A leading engineer has called for a national effort to build quality into infrastructure and low-income housing in order to strengthen the nation’s resilience to the extreme weather events associated with climate change.
The head of the Barbados Association of Professional Engineers (BAPE) Trevor Browne told a workshop on disaster resilience at the Lloyd Erskine Sandiford Centre that Barbados must improve infrastructure since storms can affect many sectors in a country.
He suggested there were low-cost options to make low-income houses more hardy, as he responded to Prime Minister Mia Mottley’s comments on the standard of low income housing earlier in the meeting.
Browne replied: “The Barbados Association of Professional Engineers’ position is that given the materials available to us and knowledge of our building professionals, there are multiple building options for low income housing that are both cost-effective and resilient.
“The real issue we face is minimum acceptable standards, which is what we need to establish given global warming trends and its potential threat to our infrastructure.”
Expanding further on the issue of global warming and national readiness for any major climate event, Browne said: “We need a new and critical focus on things like having a hospital that will survive extreme situations, a water system that can be back up and running as soon as possible, and to upgrade our electricity generating system.
“This will involve, among other things, retrofitting our existing stock to make it more resilient.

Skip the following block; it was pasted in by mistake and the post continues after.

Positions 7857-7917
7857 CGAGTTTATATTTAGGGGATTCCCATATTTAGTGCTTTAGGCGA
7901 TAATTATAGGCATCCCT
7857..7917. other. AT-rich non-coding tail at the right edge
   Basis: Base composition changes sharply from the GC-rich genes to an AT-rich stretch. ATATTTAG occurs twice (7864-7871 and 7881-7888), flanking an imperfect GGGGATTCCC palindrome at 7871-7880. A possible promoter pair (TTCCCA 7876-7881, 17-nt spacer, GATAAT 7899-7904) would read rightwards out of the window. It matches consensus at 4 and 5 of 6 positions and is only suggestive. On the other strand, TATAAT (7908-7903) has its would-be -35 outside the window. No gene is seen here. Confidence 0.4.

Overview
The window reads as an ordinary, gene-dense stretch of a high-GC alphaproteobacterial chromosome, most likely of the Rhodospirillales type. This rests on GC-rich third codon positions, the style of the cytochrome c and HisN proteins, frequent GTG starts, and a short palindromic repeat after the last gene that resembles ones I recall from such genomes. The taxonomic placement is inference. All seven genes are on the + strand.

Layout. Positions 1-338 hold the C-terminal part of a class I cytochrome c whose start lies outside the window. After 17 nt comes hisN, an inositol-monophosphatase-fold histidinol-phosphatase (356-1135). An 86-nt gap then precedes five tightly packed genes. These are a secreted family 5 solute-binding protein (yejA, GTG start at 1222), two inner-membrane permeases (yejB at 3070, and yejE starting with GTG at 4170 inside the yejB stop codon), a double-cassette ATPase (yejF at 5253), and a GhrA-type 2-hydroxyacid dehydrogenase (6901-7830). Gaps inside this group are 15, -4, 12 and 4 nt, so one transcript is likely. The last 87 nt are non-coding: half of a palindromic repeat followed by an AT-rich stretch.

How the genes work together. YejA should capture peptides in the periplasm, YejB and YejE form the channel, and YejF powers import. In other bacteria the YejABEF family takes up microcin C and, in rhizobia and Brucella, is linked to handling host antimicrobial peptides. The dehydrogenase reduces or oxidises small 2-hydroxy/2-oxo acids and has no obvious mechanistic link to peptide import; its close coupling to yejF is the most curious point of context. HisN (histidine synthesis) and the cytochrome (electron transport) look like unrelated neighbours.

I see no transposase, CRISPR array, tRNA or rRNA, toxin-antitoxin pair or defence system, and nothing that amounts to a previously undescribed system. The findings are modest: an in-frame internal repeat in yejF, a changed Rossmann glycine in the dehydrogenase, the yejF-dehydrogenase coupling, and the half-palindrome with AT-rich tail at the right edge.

“More than once in recent years, we have seen countries like the United States that thought they were ready and have the resources available being caught off-guard and having serious challenges after an impact.
“Barbados is a small island, isolated from our neighbours, unable to feed ourselves and to be sustainable in other ways, so we are very vulnerable, hence we must take a more proactive approach to dealing with the issues that are likely to affect us.
“Bear in mind that international agencies do not respond as quickly to natural disasters now as they did 10 or 15 years ago, and our building standards are not enforced by law and have not been for the last 40 years.”
Browne also suggested that in addition to improving low-income housing, the country have to consider “safe houses in some areas that are stronger that can act as shelters”.
He added: “We need secure storehouses for food and other supplies, and professional response teams to guide retrofitting as well as the rebuilding process after an event.
“Our most urgent need is a new culture of proactive, results-driven management, built around quality standards and world class codes.”